Tag: ‘Crime’

‘Mosquito’ teen repeller fails to stop vandals

24 Jun 2009

The Mosquito in Adachi ward, Tokyo --

A vandalized toilet at Kitashikahama Park in Tokyo's Adachi ward is raising questions about the effectiveness of the park's controversial new "Mosquito" alarm -- a device designed to repel teenagers by emitting an obnoxious high-frequency tone that only they can hear.

The Mosquito, which was installed at the park on May 21 to discourage teens from hanging out there after hours, now operates every night from 11:00 PM to 4:00 AM. The device produces a high-pitched tone of around 17 kHz, which is unbearable to teen ears. The sound has no effect on older people, as the ability to hear high frequencies declines naturally with age.

The broken toilet, which was discovered on the morning of June 21, appears to have been smashed with a baseball bat. Spent bottle rockets were also found at the site.

Surveillance camera footage showed what appeared to be as many as seven teenagers hanging out in the park in the early morning hours of June 21, while the Mosquito was in operation. Authorities were unable to determine whether the teens in the video were responsible for the vandalism.

According to Adachi ward officials, teen vandals inflicted 700,000 yen ($7,400) worth of damage in the park last year. Unable to solve the problem with extra patrols, the authorities began searching for new measures. They eventually turned their attention to the Mosquito, which is already in use at some Tokyo-area convenience stores plagued by loitering teens.

The prospect of using the Mosquito has been controversial, and critics question whether it is in the city's interest to use such a device that discriminates against young people as a group, even if they are responsible for causing problems. In the end, the officials decided to test the device at the park until March 2010.

The smashed toilet is first case of vandalism at the park since the Mosquito was installed.

[Source: MBS]

Man charged with dumping silicone girlfriend

17 Sep 2008

Silicon sex doll dumped in woods --

Breaking up is hard to do, and few know this better than a lifelike sex doll owner who Shizuoka police have charged with illegal dumping.

On August 21, the 60-year-old unemployed resident of Izu (Shizuoka prefecture) wrapped his 1.7-meter tall, 50-kilogram silicone girlfriend in a sleeping bag, drove to a remote wooded area, and dumped her. A nice, clean break, he thought.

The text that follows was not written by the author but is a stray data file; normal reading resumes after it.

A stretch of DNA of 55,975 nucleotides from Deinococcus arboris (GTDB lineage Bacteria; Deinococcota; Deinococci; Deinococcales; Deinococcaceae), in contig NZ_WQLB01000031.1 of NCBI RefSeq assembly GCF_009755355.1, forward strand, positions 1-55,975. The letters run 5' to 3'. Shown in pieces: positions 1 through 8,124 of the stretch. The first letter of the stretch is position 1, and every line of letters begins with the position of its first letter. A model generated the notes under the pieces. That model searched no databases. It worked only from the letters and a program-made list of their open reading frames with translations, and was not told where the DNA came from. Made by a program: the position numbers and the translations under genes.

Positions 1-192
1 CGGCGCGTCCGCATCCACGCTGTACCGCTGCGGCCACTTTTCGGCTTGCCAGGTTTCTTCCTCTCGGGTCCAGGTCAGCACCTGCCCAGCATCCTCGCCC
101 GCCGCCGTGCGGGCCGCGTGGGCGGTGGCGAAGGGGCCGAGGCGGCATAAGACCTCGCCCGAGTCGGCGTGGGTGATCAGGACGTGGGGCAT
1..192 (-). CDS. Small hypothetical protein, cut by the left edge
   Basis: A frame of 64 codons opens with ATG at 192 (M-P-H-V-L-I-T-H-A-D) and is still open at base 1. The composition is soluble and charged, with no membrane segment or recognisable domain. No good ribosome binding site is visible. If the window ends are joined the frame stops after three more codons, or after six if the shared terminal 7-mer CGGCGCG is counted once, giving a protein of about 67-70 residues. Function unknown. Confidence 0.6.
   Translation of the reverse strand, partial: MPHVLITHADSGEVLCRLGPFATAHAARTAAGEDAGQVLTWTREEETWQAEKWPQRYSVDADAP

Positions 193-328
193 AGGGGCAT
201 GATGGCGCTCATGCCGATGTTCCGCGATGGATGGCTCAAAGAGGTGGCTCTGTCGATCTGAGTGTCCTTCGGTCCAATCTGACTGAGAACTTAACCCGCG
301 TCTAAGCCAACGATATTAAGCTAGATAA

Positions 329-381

But nearly two weeks later, on September 1, a couple alerted police after discovering what appeared to be a corpse while walking their dog. The body had been wrapped in a bag and bound around the neck, waist and ankles. A head of black hair protruded from one end of the bag.

Police retrieved the body and immediately launched a criminal investigation. But several hours later, when forensic pathologists began to unwrap the "corpse" to perform the post-mortem, they realized it was actually a state-of-the-art sex doll. Seeing themselves as victims of a malicious prank, the authorities vowed to track down the perpetrator and charge him with interfering with police business.

The incident quickly captured the attention of the national (and international) press. After seeing the news reports, the culprit realized the trouble he had caused and contacted police on September 6.

According to investigators, the man had lived with the sophisticated doll for several years after his wife passed away, but decided to part with her after making plans to move in with one of his children. "It seems he grew attached to the doll over the years," said the chief investigator. "He was confused about how to get rid of her. He thought it would be cruel to cut her up into pieces and throw her out with the trash, so he proceeded to dump her illegally."

The man, who regrets his lifelike doll was mistaken for a corpse, now faces fines for violating Japan's Waste Management Law.

[Source: ZAKZAK, Yomiuri]

Kaibo Zonshinzu anatomy scrolls (1819)

25 Apr 2008

The Kaibo Zonshinzu anatomy scrolls, painted in 1819 by Kyoto-area physician Yasukazu Minagaki (1784-1825), consist of beautifully realistic, if not gruesome, depictions of scientific human dissection.

Kaibou zonshinzu --